In fact, there's both an art and science to moving the art safely from one location to the next, with painstaking planning and, for the sake of security, a shroud of secrecy. "We wear elfin hats and shoes while we work," jokes James Johnson, co-owner of Bonsai ARTransport, a sister company that handles the shipping side.
Only the most diehard culture vultures probably give much thought to how an object of art gets from here to there—be it a life-sized bronze statue or treasured painting. But even the most famous works of art have, at one point or another, been transported. To wit: in the early 1960s, First Lady Jacqueline Kennedy charmed French Minister of Cultural Affairs Andre Malraux into loaning out the Louvre's "Mona Lisa." By December 1962, unbeknownst to the public, the painting was bolted to the floor of a French passenger ship and kept under secret surveillance by nine French guards and two Louvre officials en route to the National Gallery of Art in Washington, D.C.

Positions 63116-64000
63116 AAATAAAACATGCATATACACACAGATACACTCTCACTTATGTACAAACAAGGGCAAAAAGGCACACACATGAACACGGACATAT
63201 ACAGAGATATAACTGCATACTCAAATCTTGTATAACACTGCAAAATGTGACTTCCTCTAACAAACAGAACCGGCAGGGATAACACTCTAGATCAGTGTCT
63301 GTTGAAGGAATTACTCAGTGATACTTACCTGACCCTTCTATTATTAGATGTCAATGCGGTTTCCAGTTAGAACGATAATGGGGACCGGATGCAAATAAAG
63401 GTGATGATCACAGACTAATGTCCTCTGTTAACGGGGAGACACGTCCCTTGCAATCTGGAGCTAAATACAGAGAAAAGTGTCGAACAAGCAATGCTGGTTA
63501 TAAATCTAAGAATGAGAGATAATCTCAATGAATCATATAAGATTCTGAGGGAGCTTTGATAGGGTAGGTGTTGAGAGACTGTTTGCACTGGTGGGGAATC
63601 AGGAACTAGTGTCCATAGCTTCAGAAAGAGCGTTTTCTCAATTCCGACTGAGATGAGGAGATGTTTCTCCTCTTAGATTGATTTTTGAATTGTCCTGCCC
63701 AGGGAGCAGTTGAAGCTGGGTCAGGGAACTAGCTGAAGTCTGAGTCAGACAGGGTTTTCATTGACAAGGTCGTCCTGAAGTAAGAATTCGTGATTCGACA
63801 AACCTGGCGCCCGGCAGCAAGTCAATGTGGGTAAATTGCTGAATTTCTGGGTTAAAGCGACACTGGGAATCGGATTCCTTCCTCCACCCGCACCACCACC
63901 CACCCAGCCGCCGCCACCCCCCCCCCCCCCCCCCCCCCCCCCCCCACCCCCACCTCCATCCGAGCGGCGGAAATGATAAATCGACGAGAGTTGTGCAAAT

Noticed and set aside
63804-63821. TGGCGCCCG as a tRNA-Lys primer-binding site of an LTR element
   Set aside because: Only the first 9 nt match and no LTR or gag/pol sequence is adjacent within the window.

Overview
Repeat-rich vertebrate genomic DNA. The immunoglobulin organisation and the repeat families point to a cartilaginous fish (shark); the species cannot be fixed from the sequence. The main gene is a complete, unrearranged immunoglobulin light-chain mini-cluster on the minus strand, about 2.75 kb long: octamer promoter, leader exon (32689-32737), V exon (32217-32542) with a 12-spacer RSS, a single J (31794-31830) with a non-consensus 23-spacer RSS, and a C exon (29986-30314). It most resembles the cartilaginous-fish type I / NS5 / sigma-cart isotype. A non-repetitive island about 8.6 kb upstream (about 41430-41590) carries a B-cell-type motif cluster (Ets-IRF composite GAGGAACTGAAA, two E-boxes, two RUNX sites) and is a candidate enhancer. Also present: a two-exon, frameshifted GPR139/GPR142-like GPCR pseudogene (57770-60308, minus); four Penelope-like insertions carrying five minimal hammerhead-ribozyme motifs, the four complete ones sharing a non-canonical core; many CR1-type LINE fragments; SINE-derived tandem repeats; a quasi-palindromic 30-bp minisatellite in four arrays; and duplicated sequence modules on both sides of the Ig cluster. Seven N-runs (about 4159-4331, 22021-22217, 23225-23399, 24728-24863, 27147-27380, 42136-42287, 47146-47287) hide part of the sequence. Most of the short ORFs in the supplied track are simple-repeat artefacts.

"We are like travel agents for art," says Pittman. "We visit every site before we make a crate. The object stays where it is, and the crate is made in Maryland. I design the crate and then hand it off to my staff to make it."
Pittman's staff is far from what you would find at a traditional moving company. Several of the employees are highly trained artists, many of whom have studied at the Maryland Institute College of Art. "When the container looks good, we know it's going to be handled properly instead of being thrown around," says Edward Ryan, assistant registrar of the National Museum of American History, who has worked with Bonsai since its founding in 2002. "We know we won't have to gasp when we take the lid off."